Our study uses longitudinal data, a quasinatural experiment design, and two nationally publicized cases—the killings of Michael Brown and Tamir Rice—to trace how police violence affects the emotional and psychological well-being of individuals. Analyzing a corpus of text data from over 200,000 unique Twitter users using computational text analysis, we evaluate the emotional and psychological spillover effects of police violence, paying particular attention to race, gender, age, and geographic disparities. In preliminary analyses, we found that the emotionality of users’ tweets became more negative in the wake of both shootings, a finding that was particularly pronounced for Black Twitter users. In Figure 1 below, we display the changes in particularly salient negative emotions following the Michael Brown killing. In each of the graphs, the blue dots indicate the average scores for each sentiment before the shooting, and the black dots indicate the average scores after the shooting; the bars indicate 95% confidence intervals.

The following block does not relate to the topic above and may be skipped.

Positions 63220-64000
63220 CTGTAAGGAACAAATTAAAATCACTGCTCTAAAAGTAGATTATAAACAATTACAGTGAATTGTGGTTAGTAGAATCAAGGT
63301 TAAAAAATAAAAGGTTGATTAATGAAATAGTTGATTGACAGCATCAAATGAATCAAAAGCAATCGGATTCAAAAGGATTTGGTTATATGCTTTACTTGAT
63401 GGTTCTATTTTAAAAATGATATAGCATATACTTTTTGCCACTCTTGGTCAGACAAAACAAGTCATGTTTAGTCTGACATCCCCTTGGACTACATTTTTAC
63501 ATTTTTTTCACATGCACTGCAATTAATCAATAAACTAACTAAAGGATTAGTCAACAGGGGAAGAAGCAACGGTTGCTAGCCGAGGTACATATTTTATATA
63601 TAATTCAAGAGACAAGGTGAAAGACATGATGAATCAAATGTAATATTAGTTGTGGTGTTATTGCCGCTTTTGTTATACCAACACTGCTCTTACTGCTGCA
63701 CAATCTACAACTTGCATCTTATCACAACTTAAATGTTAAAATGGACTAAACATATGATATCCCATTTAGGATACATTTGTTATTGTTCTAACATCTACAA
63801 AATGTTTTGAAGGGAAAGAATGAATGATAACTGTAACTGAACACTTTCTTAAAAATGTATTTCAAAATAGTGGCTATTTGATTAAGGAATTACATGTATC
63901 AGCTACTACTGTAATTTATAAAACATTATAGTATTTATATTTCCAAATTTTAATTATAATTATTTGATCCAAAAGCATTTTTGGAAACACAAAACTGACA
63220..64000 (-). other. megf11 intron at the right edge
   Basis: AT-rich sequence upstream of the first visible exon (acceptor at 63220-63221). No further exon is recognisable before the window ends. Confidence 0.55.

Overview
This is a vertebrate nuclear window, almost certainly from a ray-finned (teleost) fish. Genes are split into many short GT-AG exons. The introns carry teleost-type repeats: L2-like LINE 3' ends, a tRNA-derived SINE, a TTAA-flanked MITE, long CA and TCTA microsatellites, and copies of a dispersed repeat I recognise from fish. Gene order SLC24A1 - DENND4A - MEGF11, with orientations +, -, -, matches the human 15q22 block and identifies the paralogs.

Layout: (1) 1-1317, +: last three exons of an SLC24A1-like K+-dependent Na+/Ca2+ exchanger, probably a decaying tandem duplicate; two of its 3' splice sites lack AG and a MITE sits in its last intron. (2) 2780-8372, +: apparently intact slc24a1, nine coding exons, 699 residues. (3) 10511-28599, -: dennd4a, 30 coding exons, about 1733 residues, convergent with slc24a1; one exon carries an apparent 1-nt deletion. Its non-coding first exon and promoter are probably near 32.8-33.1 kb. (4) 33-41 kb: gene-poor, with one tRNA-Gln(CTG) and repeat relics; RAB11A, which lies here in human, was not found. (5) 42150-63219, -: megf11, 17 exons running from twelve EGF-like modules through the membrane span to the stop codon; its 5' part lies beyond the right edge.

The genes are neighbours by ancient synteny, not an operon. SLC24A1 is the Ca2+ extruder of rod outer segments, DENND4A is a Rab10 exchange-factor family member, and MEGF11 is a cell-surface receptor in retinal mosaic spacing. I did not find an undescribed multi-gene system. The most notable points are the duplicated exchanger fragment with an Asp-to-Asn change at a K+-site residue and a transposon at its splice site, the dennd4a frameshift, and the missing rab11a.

Findings from this study will generate new evidence of the racialized spillover effects of police violence, particularly the mechanisms that shape individual emotions, feelings of stress, and psychological well-being in ways that relate to individual health and contribute to population disparities. We also hope to add to the emergent work in computational social science that sees social media as a reflection of social processes, a space where real-world events are processed and internalized.
Dr. Hajar Yazdiha’s research examines the mechanisms underlying the politics of inclusion and exclusion as they shape intergroup boundaries, ethnoracial identities, and intergroup relations.
Dr. Courtney Boen’s work aims to improve understanding of the links between macro-level systems of inequality, meso-level institutional policies and environments, and micro-level biological and psychological processes in the production of population health disparities.